Long-Term Survival Trends of Medicare Patients After In-Hospital Cardiac Arrest: Insights from Get With The Guidelines-Resuscitation®

for the American Heart Association's Get With The Guidelines-Resuscitation Investigators

Research output: Contribution to journalArticlepeer-review

41 Scopus citations


Background Although rates of survival to hospital discharge after in-hospital cardiac arrest (IHCA) have improved over the last decade, it is unknown if these survival gains are sustained after hospital discharge. Objective To examine 1-year survival trends overall and by rhythm after IHCA. Methods Using Medicare beneficiaries (age ≥ 65 years) with IHCA occurring between 2000 and 2011 at Get With The Guidelines®-Resuscitation Registry participating hospitals we used multivariable regression, to examine temporal trends in risk-adjusted rates of 1-year survival. Results Among 45,567 patients with IHCA, the unadjusted 1-year survival was 9.4%. Unadjusted 1-year survival was 21.8% among the 9,223 (20.2%) of patients with Ventricular Fibrillation or Pulseless Ventricular Tachycardia (VF/VT) and 6.2% among the 36,344 (79.8%) of patients with Pulseless Electrical Activity or asystole (PEA/asystole). After adjustment for patient and arrest characteristics, 1-year survival increased over time for all IHCA from 8.9% in 2000–2001 to 15.2% in 2011 (adjusted rate ratio [RR] per year, 1.05; 95% CI, 1.03–1.06; P < 0.001 for trend). Improvements in 1-year risk adjusted survival were also observed for VF/VT (19.4% in 2000–2001 to 25.6% in 2011 [RR per year, 1.02; 95% CI, 1.01–1.04; P 0.004 for trend]) and PEA/asystole arrests (4.7% in 2000–2001 to 10.2% in 2011 [RR per year, 1.07; 95% CI, 1.05–1.08; P < 0.001 for trend]). Conclusion Among Medicare beneficiaries in the GWTG-Resuscitation registry, 1-year survival after IHCA has increased for over the past decade. Temporal improvements in survival were noted for both shockable and non-shockable presenting arrest rhythms.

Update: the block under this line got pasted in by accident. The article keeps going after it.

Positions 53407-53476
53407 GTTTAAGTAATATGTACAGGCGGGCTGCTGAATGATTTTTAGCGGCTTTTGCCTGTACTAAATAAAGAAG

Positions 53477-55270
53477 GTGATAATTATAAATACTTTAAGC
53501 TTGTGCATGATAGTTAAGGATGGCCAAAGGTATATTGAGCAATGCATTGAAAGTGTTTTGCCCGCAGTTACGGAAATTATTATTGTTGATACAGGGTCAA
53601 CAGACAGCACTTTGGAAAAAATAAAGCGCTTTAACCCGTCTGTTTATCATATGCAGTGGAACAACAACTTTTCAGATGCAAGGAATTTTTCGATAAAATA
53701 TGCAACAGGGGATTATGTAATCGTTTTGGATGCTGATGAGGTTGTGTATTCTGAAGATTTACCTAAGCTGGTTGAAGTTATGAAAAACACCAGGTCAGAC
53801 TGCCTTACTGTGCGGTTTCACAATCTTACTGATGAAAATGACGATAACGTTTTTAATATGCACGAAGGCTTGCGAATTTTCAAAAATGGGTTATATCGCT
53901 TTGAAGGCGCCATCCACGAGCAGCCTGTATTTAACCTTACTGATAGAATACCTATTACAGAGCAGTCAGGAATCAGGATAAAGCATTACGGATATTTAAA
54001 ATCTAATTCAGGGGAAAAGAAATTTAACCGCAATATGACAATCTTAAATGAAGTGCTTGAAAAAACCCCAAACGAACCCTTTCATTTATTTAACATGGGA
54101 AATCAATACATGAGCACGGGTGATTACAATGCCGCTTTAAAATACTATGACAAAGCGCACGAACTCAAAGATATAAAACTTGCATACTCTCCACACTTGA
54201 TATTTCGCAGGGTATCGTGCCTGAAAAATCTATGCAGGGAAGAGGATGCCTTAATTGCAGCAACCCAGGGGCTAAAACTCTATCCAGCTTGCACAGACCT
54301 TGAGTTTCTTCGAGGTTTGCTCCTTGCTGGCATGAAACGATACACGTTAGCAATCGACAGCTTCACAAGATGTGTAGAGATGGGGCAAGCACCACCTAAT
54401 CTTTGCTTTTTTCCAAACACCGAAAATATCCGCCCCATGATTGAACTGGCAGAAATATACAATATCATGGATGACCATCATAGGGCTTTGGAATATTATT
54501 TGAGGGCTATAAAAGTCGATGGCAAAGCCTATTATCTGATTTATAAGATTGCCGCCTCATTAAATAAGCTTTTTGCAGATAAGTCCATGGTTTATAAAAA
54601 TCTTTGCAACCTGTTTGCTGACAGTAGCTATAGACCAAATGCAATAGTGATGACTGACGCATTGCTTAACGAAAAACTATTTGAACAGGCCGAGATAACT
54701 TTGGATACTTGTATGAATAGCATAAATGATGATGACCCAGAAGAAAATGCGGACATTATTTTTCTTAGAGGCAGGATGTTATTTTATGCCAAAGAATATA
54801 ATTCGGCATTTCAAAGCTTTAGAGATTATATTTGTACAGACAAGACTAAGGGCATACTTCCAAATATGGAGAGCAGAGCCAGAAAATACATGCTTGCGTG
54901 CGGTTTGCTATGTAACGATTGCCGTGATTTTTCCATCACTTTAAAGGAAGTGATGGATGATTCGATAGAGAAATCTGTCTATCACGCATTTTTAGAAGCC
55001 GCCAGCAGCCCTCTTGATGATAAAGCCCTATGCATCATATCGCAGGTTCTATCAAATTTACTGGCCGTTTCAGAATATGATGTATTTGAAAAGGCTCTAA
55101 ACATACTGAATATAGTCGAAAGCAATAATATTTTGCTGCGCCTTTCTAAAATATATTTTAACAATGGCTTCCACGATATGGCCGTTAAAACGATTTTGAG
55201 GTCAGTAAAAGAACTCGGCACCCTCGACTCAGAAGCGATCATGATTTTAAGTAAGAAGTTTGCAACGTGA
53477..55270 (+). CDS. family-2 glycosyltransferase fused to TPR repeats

Original languageEnglish (US)
Pages (from-to)58-64
Number of pages7
StatePublished - Feb 2018
Externally publishedYes


  • In-Hospital cardiac arrest
  • Outcomes
  • Resuscitation
  • Survival

ASJC Scopus subject areas

  • Emergency Medicine
  • Emergency
  • Cardiology and Cardiovascular Medicine


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